Mowry JB, Spyker DA, Cantilena LR Jr, McMillan N, Ford M. 2013 Annual Report of the American Association of Poison Control Centers' National Poison Data System (NPDS): 31st Annual Report. Clin Toxicol (Phila). 2014 Dec. 52 (10):1032-283. [Medline]. [Full Text].
Barthold CL, Schier JG. Organic phosphorus compounds--nerve agents. Crit Care Clin. 2005 Oct. 21(4):673-89, v-vi. [Medline].
Zwiener RJ, Ginsburg CM. Organophosphate and carbamate poisoning in infants and children [published erratum appears in Pediatrics 1988 May;81(5):683]. Pediatrics. 1988 Jan. 81(1):121-6. [Medline].
Lifshitz M, Shahak E, Sofer S. Carbamate and organophosphate poisoning in young children. Pediatr Emerg Care. 1999 Apr. 15(2):102-3. [Medline].
Lima JS, Reis CA. Poisoning due to illegal use of carbamates as a rodenticide in Rio de Janeiro. J Toxicol Clin Toxicol. 1995. 33(6):687-90. [Medline].
Sofer S, Tal A, Shahak E. Carbamate and organophosphate poisoning in early childhood. Pediatr Emerg Care. 1989 Dec. 5(4):222-5. [Medline].
Mortensen ML. Management of acute childhood poisonings caused by selected insecticides and herbicides. Pediatr Clin North Am. 1986 Apr. 33(2):421-45. [Medline].
Burillo-Putze G, Hoffman RS, Howland MA, Duenas-Laita A. Late administration of pralidoxime in organophosphate (fenitrothion) poisoning. Am J Emerg Med. 2004 Jul. 22(4):327-8. [Medline].
Reddy SD, Reddy DS. Midazolam as an anticonvulsant antidote for organophosphate intoxication--A pharmacotherapeutic appraisal. Epilepsia. 2015 Jun. 56 (6):813-21. [Medline].
Yesilbas O, Kihtir HS, Altiti M, Petmezci MT, Balkaya S, Bursal Duramaz B, et al. Acute severe organophosphate poisoning in a child who was successfully treated with therapeutic plasma exchange, high-volume hemodiafiltration, and lipid infusion. J Clin Apher. 2015 Aug 14. [Medline].
De Bleecker JL. The intermediate syndrome in organophosphate poisoning: an overview of experimental and clinical observations. J Toxicol Clin Toxicol. 1995. 33(6):683-6. [Medline].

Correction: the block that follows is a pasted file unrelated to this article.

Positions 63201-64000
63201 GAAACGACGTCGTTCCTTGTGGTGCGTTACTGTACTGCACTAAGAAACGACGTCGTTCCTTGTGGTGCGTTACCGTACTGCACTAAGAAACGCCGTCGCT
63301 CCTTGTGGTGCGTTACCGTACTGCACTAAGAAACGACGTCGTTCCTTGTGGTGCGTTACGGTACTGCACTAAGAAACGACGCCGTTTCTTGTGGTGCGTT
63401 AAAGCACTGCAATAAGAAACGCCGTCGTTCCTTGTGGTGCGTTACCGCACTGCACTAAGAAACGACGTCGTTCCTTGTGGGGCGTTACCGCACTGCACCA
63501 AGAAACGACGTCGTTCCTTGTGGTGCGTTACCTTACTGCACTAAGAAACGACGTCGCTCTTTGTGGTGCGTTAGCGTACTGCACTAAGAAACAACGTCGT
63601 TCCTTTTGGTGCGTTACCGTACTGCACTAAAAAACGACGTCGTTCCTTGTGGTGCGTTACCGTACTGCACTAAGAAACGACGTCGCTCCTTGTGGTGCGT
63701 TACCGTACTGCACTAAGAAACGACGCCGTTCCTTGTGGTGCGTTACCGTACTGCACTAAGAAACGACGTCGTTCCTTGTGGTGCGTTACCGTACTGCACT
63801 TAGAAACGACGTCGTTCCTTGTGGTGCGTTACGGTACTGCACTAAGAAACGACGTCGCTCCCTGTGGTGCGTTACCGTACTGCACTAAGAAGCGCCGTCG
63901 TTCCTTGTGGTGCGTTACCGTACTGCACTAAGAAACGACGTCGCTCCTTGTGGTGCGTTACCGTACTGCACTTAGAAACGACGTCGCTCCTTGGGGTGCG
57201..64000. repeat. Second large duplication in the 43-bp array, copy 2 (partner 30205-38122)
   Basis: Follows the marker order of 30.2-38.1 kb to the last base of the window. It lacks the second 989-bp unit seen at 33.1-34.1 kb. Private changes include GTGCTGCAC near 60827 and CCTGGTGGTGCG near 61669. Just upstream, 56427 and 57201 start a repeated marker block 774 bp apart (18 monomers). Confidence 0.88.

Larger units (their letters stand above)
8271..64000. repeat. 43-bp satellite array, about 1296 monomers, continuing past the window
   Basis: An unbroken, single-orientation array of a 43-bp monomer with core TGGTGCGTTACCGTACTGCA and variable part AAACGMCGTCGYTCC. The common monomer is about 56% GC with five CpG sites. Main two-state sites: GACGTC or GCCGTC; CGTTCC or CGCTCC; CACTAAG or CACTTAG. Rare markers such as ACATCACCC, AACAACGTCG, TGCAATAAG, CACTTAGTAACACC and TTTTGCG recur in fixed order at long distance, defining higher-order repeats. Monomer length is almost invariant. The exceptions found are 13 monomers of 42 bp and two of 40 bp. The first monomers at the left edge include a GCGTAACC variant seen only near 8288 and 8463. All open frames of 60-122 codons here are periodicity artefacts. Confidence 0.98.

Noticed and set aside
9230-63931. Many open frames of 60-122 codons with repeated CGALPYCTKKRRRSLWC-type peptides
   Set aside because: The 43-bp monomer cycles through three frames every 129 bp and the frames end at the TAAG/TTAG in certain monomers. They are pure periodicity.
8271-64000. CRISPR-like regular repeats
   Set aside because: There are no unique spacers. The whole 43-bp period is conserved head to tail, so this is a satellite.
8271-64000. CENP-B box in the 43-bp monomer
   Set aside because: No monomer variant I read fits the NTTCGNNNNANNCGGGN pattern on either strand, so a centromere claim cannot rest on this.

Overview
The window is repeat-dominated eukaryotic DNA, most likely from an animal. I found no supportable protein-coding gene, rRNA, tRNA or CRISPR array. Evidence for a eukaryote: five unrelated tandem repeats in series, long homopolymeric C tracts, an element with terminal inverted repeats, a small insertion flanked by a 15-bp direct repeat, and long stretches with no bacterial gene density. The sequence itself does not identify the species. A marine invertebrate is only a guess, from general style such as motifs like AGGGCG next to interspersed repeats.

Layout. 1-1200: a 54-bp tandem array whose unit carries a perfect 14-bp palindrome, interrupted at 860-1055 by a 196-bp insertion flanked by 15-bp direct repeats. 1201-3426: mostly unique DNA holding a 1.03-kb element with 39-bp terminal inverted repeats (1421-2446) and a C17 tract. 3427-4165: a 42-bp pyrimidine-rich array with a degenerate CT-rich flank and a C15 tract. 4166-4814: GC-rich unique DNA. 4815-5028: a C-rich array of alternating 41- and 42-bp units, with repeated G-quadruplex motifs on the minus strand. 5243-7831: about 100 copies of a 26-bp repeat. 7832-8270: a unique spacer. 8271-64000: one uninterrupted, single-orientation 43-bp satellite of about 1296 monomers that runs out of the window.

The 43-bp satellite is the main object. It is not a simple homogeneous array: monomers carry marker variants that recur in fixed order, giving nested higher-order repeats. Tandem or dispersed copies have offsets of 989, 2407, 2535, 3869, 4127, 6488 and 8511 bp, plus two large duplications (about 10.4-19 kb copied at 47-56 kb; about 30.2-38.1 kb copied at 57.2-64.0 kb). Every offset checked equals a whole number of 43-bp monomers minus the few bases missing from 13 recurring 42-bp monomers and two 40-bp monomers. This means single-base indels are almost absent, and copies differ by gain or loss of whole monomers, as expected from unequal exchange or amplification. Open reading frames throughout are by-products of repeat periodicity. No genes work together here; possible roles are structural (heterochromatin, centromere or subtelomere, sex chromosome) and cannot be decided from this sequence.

Horton MK, Kahn LG, Perera F, Barr DB, Rauh V. Does the home environment and the sex of the child modify the adverse effects of prenatal exposure to chlorpyrifos on child working memory?. Neurotoxicol Teratol. 2012 Sep-Oct. 34(5):534-41. [Medline].
Shahar E, Bentur Y, Bar-Joseph G, et al. Extrapyramidal parkinsonism complicating acute organophosphate insecticide poisoning. Pediatr Neurol. 2005 Nov. 33(5):378-82.
Shahar E, Bentur Y, Bar-Joseph G, Cahana A, Hershman E. Extrapyramidal parkinsonism complicating acute organophosphate insecticide poisoning. Pediatr Neurol. 2005 Nov. 33(5):378-82. [Medline].
Saunders M, Magnanti BL, Correia Carreira S, Yang A, Alamo-Hernández U, Riojas-Rodriguez H, et al. Chlorpyrifos and neurodevelopmental effects: a literature review and expert elicitation on research and policy. Environ Health. 2012 Jun 28. 11 Suppl 1:S5. [Medline]. [Full Text].
Brahmi N, Mokline A, Kouraichi N, Ghorbel H, Blel Y, Thabet H. Prognostic value of human erythrocyte acetyl cholinesterase in acute organophosphate poisoning. Am J Emerg Med. 2006 Nov. 24(7):822-7. [Medline].
Ellenhorn MJ. Organophosphates. Ellenhorn's Medical Toxicology: Diagnosis and Treatment of Human Poisoning. 2nd ed. Baltimore, MD: Lippincott, Williams and Wilkins; 1997. 1614-21.
Karr CJ, Solomon GM, Brock-Utne AC. Health effects of common home, lawn, and garden pesticides. Pediatr Clin North Am. 2007 Feb. 54(1):63-80, viii. [Medline].
Kovacic P. Mechanism of organophosphates (nerve gases and pesticides) and antidotes: electron transfer and oxidative stress. Curr Med Chem. 2003 Dec. 10(24):2705-9. [Medline].
Kozer E, Mordel A, Haim SB, Bulkowstein M, Berkovitch M, Bentur Y. Pediatric poisoning from trimedoxime (TMB4) and atropine automatic injectors. J Pediatr. 2005 Jan. 146(1):41-4. [Medline].
Litovitz TL, Klein-Schwartz W, Caravati EM, et al. 1998 annual report of the American Association of Poison Control Centers Toxic Exposure Surveillance System. Am J Emerg Med. 1999 Sep. 17(5):435-87. [Medline].
O'Malley M. Clinical evaluation of pesticide exposure and poisonings. Lancet. 1997 Apr 19. 349(9059):1161-6. [Medline].
Peter JV, Moran JL, Graham P. Oxime therapy and outcomes in human organophosphate poisoning: an evaluation using meta-analytic techniques. Crit Care Med. 2006 Feb. 34(2):502-10. [Medline].
Schexnayder S, James LP, Kearns GL, Farrar HC. The pharmacokinetics of continuous infusion pralidoxime in children with organophosphate poisoning. J Toxicol Clin Toxicol. 1998. 36(6):549-55. [Medline].